Where does the crypto market stand after FTX’s collapse?

Matt Weller
By :  ,  Head of Market Research

Cast your mind back to the start of last week: Major cryptoassets like Bitcoin and Ether were trading at multi-month highs as the fallout from this summer’s volatility finally appeared behind us and concerns about the world’s second-largest crypto exchange, FTX, and its wunderkind founder Sam-Bankman Fried (SBF) were mostly dismissed as unfounded “FUD” (Fear, Uncertainty, and Doubt).

What a difference a week makes! As of writing, major cryptoassets are trading down ~20% from the levels seen early last week, FTX has declared bankruptcy, and SBF has gone from billionaire prodigal son to bankrupt pariah in record time. So what’s next for the cryptoasset markets? Will we ever seen a return to the euphoric bull market highs we saw almost exactly a year ago?

A colossal loss of trust

One thing is clear: The implosion of FTX has set the industry back tremendously. Thanks to aggressive sponsorship deals, including commercials with Tom Brady and Larry David among others, FTX was a household brand name among retail traders in the often-opaque crypto markets. Likewise, institutions trusted the exchange as a trustworthy, ethical counterparty in the space. Even US lawmakers had a positive view of SBF from his aggressive lobbying efforts and willingness to explain the nuances of the crypto industry.

All of this trust has been destroyed, leaving behind massive financial losses and extreme cynicism toward the crypto markets. After all, if even SBF and FTX were running illegal undercollateralized businesses, who can be trusted at all? It will take months and months, if not years, for many market participants to move past last week’s trauma enough to consider re-entering the crypto market again.

Bitcoin still tracking the 2018 analog

A couple weeks ago, we highlighted the spooky parallels between the current price action for Bitcoin and the price action that we saw heading into the trough of the last cycle in 2018. Specifically, in both of these cycles, Bitcoin traced out the following moves:

  • Bitcoin formed a euphoric peak at record highs in the previous Q4
  • Spent months bouncing along support ($6,000 then, $18,000 now)…
  • …Putting in lower highs along the way.
  • Broke support heading into the holidays…
  • …Leading to a sharp drop to fresh cycle lows, exactly a year after the peak.

If this analog holds, Bitcoin may put in a long-term bottom in the coming months, but we wouldn’t expect an immediate return to the strong uptrend and bullish price action that we saw through most of 2021. Instead, Bitcoin and the rest of the surviving cryptoassets are more likely to consolidate in relatively quiet trade as “tourists” to the space lose interest and developers continue to build out the tools and decentralized applications that will power the next bull cycle.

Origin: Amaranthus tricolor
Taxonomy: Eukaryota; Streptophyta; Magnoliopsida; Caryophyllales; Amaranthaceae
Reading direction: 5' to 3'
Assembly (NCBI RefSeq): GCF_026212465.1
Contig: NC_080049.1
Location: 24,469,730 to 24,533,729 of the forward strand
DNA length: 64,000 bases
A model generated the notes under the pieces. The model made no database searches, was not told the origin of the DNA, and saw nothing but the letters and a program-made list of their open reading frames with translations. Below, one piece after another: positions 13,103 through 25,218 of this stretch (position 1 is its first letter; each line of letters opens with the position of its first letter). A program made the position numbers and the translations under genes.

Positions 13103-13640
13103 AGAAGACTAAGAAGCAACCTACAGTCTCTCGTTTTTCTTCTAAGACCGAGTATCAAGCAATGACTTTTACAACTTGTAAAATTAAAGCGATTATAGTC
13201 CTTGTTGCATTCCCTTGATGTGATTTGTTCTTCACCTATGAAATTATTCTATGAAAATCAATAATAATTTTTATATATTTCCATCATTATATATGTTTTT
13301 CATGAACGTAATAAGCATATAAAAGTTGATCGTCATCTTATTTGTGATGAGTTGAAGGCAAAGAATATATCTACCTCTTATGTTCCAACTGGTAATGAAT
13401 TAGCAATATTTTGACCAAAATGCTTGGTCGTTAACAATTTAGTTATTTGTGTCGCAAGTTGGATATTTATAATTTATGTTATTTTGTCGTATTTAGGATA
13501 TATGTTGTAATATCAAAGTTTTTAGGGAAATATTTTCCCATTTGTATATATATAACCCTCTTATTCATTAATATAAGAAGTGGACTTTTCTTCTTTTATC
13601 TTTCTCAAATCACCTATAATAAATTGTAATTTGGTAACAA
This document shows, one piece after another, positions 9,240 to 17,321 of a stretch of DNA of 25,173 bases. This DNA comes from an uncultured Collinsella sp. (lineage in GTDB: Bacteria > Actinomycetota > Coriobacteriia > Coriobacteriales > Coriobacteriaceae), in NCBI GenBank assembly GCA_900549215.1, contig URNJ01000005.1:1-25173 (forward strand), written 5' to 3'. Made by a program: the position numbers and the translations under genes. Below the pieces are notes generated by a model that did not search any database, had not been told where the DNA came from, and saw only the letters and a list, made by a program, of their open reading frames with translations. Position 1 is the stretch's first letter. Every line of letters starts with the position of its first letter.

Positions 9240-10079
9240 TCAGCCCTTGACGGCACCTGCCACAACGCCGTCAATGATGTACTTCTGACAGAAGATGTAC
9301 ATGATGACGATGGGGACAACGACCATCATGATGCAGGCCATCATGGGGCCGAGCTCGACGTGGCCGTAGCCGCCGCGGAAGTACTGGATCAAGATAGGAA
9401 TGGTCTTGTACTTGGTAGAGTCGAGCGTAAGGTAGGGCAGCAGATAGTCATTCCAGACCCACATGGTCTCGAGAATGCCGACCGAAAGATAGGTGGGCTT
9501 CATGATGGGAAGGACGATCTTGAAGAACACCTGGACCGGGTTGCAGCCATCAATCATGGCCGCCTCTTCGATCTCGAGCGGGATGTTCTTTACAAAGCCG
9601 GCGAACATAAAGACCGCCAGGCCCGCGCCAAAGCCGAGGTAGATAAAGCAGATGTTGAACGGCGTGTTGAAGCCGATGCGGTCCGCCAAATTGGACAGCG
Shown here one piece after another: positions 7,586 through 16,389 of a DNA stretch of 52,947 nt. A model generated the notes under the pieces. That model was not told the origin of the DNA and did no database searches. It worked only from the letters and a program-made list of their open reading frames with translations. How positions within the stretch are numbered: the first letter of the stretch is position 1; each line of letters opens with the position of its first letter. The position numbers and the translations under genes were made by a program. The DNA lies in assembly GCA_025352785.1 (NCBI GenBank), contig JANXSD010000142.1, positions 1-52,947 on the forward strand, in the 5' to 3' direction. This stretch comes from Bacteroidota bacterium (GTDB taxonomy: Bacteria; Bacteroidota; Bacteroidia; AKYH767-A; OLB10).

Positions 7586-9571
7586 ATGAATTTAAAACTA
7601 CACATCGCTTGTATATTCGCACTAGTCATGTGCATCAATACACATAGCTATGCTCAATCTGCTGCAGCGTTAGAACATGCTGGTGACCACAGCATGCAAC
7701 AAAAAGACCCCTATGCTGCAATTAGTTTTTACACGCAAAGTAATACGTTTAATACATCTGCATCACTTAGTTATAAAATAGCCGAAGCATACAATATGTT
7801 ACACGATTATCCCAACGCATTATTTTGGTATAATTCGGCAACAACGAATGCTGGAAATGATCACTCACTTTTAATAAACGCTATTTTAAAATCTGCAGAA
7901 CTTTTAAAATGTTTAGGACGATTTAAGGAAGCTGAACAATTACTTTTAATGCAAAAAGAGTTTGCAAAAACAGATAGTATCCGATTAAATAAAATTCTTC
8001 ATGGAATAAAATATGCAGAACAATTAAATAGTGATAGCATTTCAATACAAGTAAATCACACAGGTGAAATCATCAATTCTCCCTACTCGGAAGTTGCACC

Source: TradingView, StoneX

Fallout: Bitcoin and Ethereum win again?

As some readers know, Bitcoin was invented in the wake of the Great Financial Crisis, seemingly as a result of its pseudonymous founder’s frustration with bank bailouts and the interdependent nature of our modern financial system. Against that backdrop, it’s not suprising Bitcoin has continued to chug along, transparently creating blocks and transferring billions of dollars of value each day, and its radically simple structure will be relatively appealing after another prominent scandal in the space.

Another longer-term winner from last week’s turmoil may be Ethereum. The world’s second-largest cryptoasset supports the most vibrant decentralized finance (DeFi) ecosystem, where loans are always overcollateralized by definition and there’s no need to trust any third-party. Likewise, the massive transaction volume in the wake of FTX’s implosion has turned the supply of Ethereum deflationary, and one of its biggest competitors in the smart contract space, Solana, is struggling from its close association with Sam Bankman-Fried. Notably, Bitcoin is trading down -74% from last year’s peak, while Ethereum is trading down -73%, suggesting that traders view both tokens as reserve assets in the space.

As more information continues to trickle out around FTX’s collapse and SBF’s betrayal (not too mention any contagion from the abrupt disappearance of one of the largest shops in the entire cryptosphere and the accompanying regulatory actions across the developed world), the broad crypto market will likely remain under pressure in the coming weeks and months; in other words, don’t expect an imminent return to the halcyon days of a half-dozen crypto-focused Super Bowl commercials and $60K+ Bitcoin any time soon. Longer term, purging illicit actors out of the ecosystem and reminding those that remain of the importance of trustless systems will benefit the space, but scars as deep as these will take a long time to heal.

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